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Unsettled Ch. 19: Passamaquoddy Tribe restricts right to vote






A view of the Passamaquoddy Reservation at Pleasant Point in Maine. Photo by Ken Gallagher / Wikipedia

The Portland Press Herald continues its Unsettled series with Chapter 19 about the denial of voting rights within the Passamaquoddy Tribe (Pleasant Point | Indian Township):
As a result of an unusual 1986 tribal caucus initiative, hundreds of Passamaquoddy had their right to vote in tribal elections taken away because they lived outside Washington County.

A Passamaquoddy living in Steuben – an hour-and-40-minute drive from Pleasant Point – could vote for office there, whereas if he or she lived in equidistant Aurora, he could not, simply because it was over the Washington County line.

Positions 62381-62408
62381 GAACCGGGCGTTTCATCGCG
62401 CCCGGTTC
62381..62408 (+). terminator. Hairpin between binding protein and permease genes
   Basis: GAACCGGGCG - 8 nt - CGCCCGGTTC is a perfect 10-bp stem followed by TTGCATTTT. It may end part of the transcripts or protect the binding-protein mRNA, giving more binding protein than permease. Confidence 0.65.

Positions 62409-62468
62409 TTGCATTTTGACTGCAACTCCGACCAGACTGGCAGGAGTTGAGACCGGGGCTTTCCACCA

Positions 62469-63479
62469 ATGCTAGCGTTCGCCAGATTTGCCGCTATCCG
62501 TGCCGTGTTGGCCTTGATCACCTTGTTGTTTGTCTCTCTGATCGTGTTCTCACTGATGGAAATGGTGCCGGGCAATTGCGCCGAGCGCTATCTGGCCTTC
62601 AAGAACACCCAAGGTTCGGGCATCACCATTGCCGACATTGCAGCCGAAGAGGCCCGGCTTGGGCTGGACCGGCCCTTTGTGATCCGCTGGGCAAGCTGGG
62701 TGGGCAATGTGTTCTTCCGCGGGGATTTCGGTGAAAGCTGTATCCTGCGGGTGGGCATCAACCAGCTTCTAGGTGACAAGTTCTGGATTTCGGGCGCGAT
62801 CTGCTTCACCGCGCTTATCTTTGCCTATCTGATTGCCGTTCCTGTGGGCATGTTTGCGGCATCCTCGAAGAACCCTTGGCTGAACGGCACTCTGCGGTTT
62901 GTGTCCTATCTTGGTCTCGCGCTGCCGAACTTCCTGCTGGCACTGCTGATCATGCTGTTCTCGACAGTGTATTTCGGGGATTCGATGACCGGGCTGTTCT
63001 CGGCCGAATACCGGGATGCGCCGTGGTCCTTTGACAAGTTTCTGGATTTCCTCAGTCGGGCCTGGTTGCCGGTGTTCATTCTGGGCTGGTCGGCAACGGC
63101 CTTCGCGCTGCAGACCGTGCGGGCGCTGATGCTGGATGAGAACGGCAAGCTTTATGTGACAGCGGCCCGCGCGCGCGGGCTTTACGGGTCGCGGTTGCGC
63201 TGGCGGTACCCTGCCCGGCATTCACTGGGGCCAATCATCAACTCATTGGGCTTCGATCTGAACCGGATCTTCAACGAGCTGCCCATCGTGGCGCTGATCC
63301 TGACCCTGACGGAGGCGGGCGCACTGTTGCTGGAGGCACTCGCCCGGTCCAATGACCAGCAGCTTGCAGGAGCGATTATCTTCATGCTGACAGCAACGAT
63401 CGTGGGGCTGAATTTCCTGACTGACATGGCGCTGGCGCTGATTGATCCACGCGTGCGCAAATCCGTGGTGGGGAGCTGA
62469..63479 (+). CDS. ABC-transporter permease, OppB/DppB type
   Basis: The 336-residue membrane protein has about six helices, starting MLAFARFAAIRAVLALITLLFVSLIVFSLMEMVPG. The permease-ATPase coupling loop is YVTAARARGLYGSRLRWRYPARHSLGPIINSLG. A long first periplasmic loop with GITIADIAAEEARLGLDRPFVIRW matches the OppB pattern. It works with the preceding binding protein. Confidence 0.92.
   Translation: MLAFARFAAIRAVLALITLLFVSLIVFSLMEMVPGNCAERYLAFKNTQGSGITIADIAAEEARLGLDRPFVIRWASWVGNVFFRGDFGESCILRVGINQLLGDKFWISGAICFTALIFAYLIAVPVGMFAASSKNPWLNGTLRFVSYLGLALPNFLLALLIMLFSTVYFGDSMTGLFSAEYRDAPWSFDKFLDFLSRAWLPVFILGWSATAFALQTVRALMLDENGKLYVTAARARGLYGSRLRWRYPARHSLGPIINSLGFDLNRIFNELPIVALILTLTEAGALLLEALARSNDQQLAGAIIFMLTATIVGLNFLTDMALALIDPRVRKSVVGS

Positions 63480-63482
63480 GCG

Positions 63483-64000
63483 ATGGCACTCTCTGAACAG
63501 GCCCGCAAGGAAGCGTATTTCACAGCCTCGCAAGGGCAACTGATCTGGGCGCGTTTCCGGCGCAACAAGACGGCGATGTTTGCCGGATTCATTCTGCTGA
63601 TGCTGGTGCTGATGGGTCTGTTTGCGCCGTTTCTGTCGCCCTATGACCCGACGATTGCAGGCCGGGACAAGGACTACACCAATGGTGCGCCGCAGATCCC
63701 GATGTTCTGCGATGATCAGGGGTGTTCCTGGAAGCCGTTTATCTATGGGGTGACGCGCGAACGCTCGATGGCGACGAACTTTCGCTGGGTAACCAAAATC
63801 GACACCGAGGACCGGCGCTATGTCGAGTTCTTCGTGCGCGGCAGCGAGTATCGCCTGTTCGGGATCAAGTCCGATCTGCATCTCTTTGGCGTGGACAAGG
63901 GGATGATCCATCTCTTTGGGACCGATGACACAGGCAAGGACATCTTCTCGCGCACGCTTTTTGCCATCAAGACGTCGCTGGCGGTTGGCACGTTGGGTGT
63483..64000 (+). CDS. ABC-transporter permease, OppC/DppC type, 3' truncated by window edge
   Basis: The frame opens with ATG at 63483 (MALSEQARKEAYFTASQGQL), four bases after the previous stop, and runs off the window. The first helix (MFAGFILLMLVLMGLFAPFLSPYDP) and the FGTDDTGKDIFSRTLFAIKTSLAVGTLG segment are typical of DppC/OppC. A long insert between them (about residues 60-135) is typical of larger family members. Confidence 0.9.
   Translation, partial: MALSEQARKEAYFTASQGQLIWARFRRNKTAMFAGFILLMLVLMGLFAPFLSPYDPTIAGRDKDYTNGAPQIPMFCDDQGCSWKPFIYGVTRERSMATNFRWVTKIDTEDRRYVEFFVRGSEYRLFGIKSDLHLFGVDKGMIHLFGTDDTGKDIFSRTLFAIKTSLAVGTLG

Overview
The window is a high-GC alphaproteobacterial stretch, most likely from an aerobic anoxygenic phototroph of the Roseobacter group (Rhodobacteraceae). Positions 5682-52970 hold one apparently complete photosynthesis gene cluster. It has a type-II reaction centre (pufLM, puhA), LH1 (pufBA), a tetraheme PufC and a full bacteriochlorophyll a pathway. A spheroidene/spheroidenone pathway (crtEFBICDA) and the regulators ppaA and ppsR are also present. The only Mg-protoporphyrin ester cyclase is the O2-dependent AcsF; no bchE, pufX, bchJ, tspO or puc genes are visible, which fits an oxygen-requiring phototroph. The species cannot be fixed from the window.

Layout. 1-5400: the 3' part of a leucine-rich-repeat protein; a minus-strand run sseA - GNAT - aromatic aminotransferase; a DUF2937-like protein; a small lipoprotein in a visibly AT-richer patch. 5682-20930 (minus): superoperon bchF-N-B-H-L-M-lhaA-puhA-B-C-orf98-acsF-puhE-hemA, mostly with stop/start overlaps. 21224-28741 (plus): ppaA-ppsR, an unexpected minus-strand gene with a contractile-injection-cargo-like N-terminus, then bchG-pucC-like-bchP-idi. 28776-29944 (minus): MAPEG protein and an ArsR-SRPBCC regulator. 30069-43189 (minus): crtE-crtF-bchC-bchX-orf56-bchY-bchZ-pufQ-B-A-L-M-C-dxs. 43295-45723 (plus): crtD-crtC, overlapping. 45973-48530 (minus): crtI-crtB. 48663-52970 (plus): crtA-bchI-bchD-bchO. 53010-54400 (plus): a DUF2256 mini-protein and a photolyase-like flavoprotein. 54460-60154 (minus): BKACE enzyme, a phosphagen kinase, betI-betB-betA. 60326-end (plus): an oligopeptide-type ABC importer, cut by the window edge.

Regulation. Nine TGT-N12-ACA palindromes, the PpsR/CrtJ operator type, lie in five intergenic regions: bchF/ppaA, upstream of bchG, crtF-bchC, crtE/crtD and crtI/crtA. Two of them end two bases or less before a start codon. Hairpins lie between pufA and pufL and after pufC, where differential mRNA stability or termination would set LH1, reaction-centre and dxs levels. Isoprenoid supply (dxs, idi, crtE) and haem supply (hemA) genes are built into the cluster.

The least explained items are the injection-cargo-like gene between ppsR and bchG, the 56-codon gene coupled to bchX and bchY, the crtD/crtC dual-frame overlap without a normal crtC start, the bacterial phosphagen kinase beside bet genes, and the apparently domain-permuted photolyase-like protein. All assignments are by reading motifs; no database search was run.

It appeared to represent a clear violation of the equal protection clause of the U.S. Constitution and the Indian Civil Rights Act. Had the Passamaquoddy remained under federal jurisdiction or unfettered state jurisdiction or if the tribe had passed a constitution of its own, the disenfranchised Indians would have had no trouble having their case heard.

But as a result of the 1980 land claims settlement, judicial review of “internal tribal matters” such as this apparently fell into nobody’s jurisdiction at all.

Former Indian Township Gov. Allen Sockabasin and another nonresident tribal member, Gail Dana, tried to challenge their disenfranchisement in the tribal court, a body set up precisely to hear cases involving internal tribal issues. Or so they thought.

Get the Story:
Unsettled Chapter 19: For some in tribe, no right to vote, nowhere to turn​ (The Portland Press 7/17)

Related Stories:
Report faults Maine over dealings with Passamaquoddy Tribe (7/16)